DUBLIN — Ireland’s Catholic bishops have criticized the use of intolerant language when it comes to discussions around migration and refugees.
Their remarks were made against a backdrop of recent public protests against the housing of asylum-seekers in towns and villages across the country and a divisive election campaign in which a number of candidates were accused of using racist language.
In a statement following their winter general meeting, the Irish bishops’ conference said participants had “discussed with concern the use of intolerant language in public and political discourse as well as the growing hostility toward migrants and refugees coming to Ireland.”
They reminded parishioners that “Christians, in their language and actions, are asked to lead by example and to welcome the stranger” and warned that “any form of xenophobia is opposed to Christianity.”
Ireland has increasingly become a destination for migrants fleeing war and those in search of a better life as Europe struggles to come to terms with a wave of migration.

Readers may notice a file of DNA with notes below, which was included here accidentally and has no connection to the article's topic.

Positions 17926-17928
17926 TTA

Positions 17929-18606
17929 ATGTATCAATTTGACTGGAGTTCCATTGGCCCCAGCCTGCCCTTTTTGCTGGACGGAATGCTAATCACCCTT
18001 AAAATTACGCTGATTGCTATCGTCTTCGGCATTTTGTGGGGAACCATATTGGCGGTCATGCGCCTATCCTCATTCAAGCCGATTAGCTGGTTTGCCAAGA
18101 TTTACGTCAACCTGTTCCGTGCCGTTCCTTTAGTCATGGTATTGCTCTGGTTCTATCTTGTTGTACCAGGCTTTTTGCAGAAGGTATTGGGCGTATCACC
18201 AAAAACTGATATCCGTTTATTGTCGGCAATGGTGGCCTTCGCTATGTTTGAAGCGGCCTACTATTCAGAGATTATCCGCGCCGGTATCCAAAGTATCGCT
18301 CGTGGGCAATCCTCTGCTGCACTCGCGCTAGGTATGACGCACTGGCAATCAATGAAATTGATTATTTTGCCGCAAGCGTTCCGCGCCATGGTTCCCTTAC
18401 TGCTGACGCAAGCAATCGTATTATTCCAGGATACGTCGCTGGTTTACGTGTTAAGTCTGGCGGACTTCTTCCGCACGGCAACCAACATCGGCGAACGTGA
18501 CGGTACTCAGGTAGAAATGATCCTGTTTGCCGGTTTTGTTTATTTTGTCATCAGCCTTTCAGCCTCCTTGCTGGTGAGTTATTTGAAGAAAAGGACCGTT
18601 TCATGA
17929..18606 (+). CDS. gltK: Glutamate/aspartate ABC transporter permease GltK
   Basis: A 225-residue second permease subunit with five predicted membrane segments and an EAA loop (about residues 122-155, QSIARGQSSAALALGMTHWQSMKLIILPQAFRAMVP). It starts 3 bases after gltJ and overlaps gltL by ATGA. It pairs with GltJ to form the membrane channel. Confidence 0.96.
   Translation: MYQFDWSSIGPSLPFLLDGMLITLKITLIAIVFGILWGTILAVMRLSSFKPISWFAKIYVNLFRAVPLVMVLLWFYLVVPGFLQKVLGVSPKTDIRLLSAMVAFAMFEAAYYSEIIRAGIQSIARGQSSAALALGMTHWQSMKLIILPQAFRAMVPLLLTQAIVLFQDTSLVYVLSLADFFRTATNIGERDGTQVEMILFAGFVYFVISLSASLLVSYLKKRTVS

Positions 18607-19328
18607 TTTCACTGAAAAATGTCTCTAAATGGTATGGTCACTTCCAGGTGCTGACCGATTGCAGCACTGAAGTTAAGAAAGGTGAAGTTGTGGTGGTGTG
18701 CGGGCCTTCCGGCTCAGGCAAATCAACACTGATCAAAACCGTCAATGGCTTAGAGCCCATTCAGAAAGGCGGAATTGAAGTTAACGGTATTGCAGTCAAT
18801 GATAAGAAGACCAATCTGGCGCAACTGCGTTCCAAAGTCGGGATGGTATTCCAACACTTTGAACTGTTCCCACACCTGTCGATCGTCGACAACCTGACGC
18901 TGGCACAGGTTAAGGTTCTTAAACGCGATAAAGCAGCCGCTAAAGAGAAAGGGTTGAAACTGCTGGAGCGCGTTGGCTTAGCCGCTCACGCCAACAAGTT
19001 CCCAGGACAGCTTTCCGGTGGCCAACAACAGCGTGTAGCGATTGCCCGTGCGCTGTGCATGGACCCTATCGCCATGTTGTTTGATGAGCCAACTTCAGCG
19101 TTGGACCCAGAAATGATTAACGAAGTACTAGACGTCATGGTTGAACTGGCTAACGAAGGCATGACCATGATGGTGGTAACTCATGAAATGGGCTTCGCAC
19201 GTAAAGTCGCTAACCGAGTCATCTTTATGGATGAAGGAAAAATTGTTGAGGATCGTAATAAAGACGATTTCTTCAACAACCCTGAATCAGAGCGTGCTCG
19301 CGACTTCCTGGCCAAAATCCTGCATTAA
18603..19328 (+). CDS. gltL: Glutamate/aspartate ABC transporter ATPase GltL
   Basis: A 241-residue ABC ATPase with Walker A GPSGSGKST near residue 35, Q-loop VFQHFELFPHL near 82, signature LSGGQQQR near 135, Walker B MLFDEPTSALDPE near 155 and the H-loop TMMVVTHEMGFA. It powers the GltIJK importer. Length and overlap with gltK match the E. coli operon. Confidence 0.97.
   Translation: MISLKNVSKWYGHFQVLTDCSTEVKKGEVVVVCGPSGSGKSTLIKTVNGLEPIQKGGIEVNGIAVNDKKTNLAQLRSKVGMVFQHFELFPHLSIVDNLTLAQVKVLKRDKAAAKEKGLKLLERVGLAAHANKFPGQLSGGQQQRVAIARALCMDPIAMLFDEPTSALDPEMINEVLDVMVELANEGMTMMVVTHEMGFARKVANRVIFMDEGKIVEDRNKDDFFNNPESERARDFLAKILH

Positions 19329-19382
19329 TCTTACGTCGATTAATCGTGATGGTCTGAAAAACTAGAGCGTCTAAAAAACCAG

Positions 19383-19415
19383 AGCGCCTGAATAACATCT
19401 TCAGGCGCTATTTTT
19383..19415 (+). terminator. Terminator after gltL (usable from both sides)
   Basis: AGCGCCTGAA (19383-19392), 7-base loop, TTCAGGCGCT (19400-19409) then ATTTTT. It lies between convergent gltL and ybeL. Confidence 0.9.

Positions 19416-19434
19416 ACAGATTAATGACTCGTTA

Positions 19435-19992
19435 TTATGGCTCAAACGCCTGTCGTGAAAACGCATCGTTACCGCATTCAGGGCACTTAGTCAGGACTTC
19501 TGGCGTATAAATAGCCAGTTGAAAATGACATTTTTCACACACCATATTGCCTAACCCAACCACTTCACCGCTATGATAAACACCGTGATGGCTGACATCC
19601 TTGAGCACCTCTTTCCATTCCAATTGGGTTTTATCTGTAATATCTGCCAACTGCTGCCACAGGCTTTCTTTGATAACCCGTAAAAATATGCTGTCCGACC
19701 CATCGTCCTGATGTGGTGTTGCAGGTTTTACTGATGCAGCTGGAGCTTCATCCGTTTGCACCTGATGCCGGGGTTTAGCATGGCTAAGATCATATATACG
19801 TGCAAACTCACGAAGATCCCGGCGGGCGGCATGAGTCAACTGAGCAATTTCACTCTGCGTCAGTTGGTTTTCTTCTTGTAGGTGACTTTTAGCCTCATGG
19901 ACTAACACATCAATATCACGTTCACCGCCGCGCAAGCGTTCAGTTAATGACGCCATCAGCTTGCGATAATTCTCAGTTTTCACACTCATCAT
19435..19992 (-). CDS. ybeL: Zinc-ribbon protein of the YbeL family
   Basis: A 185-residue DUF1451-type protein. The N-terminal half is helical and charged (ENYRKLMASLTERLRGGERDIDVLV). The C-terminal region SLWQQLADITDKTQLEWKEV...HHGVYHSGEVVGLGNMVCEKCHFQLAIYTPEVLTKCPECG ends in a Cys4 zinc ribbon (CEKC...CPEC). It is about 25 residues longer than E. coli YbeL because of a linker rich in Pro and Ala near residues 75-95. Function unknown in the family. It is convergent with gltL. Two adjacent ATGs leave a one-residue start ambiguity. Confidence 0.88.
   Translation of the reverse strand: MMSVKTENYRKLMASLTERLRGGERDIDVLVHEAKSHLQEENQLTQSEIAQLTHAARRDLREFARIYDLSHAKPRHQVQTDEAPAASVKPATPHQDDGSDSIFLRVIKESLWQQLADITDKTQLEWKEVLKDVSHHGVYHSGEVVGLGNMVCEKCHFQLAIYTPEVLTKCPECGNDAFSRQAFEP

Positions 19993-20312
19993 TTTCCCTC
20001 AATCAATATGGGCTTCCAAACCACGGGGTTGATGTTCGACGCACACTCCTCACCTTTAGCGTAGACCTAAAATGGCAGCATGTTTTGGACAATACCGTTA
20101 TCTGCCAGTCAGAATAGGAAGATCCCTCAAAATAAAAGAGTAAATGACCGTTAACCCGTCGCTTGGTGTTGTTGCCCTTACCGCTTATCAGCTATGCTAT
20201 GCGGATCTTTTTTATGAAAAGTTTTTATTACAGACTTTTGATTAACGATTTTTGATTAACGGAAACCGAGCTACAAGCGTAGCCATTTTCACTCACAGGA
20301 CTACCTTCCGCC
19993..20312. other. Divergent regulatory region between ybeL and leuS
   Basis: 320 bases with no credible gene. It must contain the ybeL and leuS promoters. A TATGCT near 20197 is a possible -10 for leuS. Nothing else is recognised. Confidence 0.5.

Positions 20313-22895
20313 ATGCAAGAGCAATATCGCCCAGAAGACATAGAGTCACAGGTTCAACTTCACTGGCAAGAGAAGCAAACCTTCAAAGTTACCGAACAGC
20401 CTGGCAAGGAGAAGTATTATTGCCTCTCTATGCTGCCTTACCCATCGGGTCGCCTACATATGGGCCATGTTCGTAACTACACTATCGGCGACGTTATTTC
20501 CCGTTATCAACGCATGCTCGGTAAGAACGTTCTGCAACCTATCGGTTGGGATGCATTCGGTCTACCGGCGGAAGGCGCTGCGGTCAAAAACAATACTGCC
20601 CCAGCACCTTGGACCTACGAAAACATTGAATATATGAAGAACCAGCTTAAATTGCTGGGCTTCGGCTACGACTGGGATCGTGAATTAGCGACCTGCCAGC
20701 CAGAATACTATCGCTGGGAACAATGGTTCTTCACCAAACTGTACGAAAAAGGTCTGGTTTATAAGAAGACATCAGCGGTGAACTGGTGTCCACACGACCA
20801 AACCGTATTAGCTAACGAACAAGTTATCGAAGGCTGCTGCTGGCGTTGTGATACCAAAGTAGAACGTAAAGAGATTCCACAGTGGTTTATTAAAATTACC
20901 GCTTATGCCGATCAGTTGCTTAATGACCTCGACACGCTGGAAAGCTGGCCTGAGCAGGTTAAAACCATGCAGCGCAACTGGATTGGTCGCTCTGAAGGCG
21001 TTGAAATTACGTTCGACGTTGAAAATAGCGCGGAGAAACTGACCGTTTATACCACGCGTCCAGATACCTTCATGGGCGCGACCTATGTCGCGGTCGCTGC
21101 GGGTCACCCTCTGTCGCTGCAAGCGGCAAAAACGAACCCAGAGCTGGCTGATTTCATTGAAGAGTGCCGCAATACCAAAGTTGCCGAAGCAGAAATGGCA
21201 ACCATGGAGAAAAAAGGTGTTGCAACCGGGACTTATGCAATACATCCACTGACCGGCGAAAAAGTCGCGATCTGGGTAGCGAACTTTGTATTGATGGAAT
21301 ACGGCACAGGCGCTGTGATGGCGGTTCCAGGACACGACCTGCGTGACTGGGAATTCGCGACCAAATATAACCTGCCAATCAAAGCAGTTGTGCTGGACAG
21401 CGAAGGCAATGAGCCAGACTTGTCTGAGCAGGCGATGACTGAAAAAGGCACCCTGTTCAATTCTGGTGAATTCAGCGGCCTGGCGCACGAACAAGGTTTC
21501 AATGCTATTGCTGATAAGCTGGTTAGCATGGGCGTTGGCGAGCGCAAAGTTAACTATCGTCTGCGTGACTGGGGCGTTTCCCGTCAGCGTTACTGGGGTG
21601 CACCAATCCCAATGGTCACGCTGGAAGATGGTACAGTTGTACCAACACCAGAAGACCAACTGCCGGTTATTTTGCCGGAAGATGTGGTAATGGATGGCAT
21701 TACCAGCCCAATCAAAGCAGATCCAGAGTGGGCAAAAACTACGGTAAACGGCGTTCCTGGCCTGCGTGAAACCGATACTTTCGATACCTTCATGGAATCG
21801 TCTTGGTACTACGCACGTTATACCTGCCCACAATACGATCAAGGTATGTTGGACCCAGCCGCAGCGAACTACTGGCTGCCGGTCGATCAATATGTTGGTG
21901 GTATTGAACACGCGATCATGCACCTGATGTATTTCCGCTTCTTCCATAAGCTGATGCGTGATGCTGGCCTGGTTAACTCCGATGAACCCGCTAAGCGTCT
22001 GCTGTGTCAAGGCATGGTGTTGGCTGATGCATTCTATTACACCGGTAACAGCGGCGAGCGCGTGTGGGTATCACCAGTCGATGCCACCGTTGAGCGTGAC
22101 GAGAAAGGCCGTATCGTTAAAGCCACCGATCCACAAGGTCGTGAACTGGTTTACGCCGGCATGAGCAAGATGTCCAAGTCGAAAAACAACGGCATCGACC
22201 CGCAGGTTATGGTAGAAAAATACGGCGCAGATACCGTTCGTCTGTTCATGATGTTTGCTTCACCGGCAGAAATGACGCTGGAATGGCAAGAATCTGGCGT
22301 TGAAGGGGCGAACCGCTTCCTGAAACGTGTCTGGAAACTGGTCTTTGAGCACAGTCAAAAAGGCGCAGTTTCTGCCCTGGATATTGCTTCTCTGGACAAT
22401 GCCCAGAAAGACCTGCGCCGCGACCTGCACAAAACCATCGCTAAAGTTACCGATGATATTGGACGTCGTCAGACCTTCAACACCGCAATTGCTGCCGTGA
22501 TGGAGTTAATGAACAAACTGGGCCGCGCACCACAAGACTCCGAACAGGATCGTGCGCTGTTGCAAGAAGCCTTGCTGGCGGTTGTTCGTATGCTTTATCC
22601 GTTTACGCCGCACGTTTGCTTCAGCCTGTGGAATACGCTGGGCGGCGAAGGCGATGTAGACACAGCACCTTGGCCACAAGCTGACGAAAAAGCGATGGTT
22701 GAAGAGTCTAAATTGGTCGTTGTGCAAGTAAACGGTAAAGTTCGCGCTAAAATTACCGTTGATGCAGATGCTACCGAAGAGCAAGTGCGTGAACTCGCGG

On Nov. 22, 16 migrants were found concealed in a truck on board a ferry from France to Ireland after a worker heard noises. All were found to be healthy and were later received by Ireland’s national integration agency.
Irishmen were among those arrested and charged after 39 migrants from Vietnam were found dead after suffocating in the back of an Irish-registered container in Britain in late October.
In early December, Archbishop Diarmuid Martin of Dublin criticized what he called “a new language of racism.” He said he was “horrified to find traces of such racism among believers.”
“The terms ‘refugee’ and ‘asylum-seeker’ should only arouse heartfelt concern in the Christian heart,” the archbishop said.
In their Dec. 4 statement, the bishops called on “all Catholic parishes and communities to welcome and assist refugees in their local areas in light of the Gospel message.”
They urged “Catholic communities who are able to be more proactive in terms of practically assisting with the accommodation and integration of refugees” to do so. Last year has seen fires — being treated by police as arson — at a number of properties around Ireland earmarked to house asylum-seekers.
Compared to other member states of the European Union, claims for asylum are relatively uncommon in Ireland largely due to the country’s isolation as an island. Last year, for example, 3,673 claims for international protection were received while 1,034 people were granted refugee status.
Ireland’s favorable asylum decisions were 20 times fewer than Norway’s, despite the two countries having almost identical populations.
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